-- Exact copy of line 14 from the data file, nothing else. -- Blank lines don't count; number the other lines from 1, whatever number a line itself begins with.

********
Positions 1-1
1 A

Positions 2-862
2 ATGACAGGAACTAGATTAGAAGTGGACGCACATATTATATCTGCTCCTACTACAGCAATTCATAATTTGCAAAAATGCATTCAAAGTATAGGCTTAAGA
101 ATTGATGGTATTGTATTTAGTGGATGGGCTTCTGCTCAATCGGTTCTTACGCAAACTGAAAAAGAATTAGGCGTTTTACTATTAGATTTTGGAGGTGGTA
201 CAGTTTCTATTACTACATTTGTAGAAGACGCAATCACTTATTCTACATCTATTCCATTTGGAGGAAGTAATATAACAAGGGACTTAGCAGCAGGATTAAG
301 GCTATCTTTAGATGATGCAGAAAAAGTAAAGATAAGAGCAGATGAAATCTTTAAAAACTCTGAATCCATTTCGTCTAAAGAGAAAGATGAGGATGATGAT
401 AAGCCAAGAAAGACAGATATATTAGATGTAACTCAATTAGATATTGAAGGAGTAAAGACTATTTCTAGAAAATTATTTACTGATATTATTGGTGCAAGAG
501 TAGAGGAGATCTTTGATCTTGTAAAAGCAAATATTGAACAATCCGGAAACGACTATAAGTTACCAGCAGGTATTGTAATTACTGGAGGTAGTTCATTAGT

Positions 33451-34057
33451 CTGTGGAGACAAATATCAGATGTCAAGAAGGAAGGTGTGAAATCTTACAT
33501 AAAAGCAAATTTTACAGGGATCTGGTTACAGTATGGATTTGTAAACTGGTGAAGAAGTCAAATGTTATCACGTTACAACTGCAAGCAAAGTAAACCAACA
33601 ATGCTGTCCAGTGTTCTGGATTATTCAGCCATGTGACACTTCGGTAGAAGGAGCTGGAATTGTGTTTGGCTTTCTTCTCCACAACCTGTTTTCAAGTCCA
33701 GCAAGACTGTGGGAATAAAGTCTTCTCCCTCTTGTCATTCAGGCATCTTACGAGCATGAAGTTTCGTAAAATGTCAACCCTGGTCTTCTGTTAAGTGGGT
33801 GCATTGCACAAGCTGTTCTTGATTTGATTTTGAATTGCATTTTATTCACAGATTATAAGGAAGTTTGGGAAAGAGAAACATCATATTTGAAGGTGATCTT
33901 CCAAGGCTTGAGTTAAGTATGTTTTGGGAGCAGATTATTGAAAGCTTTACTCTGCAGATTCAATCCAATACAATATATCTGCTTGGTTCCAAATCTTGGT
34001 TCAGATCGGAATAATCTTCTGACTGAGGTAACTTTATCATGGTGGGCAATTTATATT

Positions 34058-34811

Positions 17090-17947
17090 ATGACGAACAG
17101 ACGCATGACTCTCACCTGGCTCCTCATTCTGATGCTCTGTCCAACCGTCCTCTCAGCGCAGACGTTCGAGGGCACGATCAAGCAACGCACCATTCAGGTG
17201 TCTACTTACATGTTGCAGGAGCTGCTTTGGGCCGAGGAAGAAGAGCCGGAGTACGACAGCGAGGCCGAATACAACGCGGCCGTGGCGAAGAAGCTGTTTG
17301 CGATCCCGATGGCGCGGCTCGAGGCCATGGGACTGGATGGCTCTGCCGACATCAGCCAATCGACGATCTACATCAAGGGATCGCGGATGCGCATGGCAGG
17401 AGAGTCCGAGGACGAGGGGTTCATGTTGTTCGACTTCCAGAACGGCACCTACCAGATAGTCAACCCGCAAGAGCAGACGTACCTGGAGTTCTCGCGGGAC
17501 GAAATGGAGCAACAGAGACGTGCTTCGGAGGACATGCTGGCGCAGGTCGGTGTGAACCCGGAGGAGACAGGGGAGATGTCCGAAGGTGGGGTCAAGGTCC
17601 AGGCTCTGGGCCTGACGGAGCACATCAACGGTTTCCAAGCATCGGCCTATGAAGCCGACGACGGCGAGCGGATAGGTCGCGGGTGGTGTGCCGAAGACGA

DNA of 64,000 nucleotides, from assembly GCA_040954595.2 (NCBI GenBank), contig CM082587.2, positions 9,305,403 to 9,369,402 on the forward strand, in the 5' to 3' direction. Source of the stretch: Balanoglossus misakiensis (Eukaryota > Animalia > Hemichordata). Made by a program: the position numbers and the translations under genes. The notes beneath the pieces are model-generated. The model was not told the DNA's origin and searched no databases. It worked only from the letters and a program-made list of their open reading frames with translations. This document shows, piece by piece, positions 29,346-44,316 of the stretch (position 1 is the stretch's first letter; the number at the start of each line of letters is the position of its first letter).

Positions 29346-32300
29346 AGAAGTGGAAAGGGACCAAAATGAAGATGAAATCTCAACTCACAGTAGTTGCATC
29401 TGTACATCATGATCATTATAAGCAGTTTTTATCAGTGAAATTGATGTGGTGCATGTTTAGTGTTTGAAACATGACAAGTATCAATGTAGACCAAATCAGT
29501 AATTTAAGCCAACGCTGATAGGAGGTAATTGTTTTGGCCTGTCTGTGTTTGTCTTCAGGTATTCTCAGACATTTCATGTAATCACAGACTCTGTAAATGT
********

33701 GCAAGACTGTGGGAATAAAGTCTTCTCCCTCTTGTCATTCAGGCATCTTACGAGCATGAAGTTTCGTAAAATGTCAACCCTGGTCTTCTGTTAAGTGGGT